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Settlement Demand Letter | Offer to Settle

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Settlement Demand Letter | Offer to Settle

Updated August 25, 2023

A settlement demand letter is a written offer addressed to a claimant in a dispute. Typically, the claimant has previously sent a demand letter requesting payment for injury or other damages. In the Settlement Demand Letter, a counteroffer is made to try to induce settlement before the matter ends up in court.

Table of Contents

What to Include?

Even if the claimant is not enthused by the counteroffer, there may be a strong incentive to accept, since the alternative could be a lengthy (and costly) legal battle and the risk of walking away with nothing at all.

This is a formal letter that should include:

  • A summary of the original incident with any factual disputes highlighted
  • Evidence to support the version of events provided in the Settlement Demand Letter
  • An outline of any relevant legal standards that apply to the matter
  • A settlement offer and terms/timeline for acceptance

How to Offer a Settlement (4 steps)

  1. Understand the Claim
  2. Lay Out the Terms
  3. Include a Tempting Payout
  4. Give a Response Timeframe

1. Understand the Claim

The first step is to carefully review the claim. This means grappling with both the factual claims and monetary demands. Remember that the claimant is responsible for establishing facts and law – even if the version of events detailed is correct, it does not necessarily follow that the monetary claims are supported by the law. Scrutinize the evidence and all relevant legal standards.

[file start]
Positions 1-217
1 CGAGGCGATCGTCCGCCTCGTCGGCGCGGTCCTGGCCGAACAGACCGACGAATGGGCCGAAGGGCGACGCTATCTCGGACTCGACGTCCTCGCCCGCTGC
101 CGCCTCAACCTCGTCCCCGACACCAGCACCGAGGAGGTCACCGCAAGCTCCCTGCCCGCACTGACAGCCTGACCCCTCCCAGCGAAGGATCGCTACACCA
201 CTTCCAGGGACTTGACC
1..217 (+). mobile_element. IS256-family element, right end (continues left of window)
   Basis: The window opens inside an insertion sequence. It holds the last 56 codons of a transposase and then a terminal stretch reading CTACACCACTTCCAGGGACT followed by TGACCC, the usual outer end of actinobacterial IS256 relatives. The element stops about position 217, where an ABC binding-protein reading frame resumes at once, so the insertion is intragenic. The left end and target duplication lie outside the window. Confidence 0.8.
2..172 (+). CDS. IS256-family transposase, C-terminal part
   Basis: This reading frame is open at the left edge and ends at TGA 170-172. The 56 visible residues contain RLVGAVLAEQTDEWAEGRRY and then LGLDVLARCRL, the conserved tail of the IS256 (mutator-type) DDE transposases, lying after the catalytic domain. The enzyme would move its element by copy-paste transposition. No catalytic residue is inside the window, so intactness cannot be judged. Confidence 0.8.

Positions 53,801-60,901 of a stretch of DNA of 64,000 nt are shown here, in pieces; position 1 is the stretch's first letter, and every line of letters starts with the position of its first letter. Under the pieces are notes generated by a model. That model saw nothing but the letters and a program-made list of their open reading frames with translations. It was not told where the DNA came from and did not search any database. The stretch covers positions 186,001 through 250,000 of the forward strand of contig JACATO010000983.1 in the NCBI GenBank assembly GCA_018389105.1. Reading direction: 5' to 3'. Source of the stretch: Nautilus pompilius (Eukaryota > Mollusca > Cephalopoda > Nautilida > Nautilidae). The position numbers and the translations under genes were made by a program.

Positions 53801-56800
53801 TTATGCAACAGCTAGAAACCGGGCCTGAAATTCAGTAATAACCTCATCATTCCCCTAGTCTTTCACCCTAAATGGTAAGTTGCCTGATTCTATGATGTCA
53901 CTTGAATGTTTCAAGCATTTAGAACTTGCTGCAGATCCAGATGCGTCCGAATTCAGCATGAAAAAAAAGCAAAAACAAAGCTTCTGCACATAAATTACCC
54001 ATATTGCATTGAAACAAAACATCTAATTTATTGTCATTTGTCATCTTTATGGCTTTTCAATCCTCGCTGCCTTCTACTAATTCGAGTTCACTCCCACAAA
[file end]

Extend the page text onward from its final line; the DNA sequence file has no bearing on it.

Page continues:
2. Lay Out the Terms

Be specific when offering a settlement. Clearly indicate financial terms, the timeline for acceptance, and any conditions for this offer.

Often, a settlement will require both parties to sign a confidentiality agreement in which each agrees not to speak about the incident or settlement, and to release all legal claims arising from the incident.

3. Include a Tempting Payout

The key is to make an appealing offer that still undercuts the original demand. You should neither lowball the claimant nor give away the store.

Remember that making a counteroffer does not require acknowledgment of responsibility, so be careful not to write an admission of guilt into the offer that might later be used against you.

4. Give a Response Timeframe

Provide a clear deadline for response. Allow enough time to deliberate, but not more. Keeping the timeline tight ensures that your settlement offer is taken seriously.



March 14, 2017


Dear Mr. John Parker,

I received your letter, dated March 7, 2017, in which you provided an account of the car accident that we were involved in on February 1, 2017, and requested payment of $1050 for damages resulting from this incident.

Though you indicated that I was fully responsible for the accident, the police report states that no fault could be assigned. I dispute your version of events and accept no responsibility for this incident.

Nonetheless, as a gesture of goodwill, I formally offer $200.00 as a settlement. In exchange, I request that you release any future claims against me arising from this incident.

To accept this offer, please respond in writing by March 28, 2017.


Paul Lewis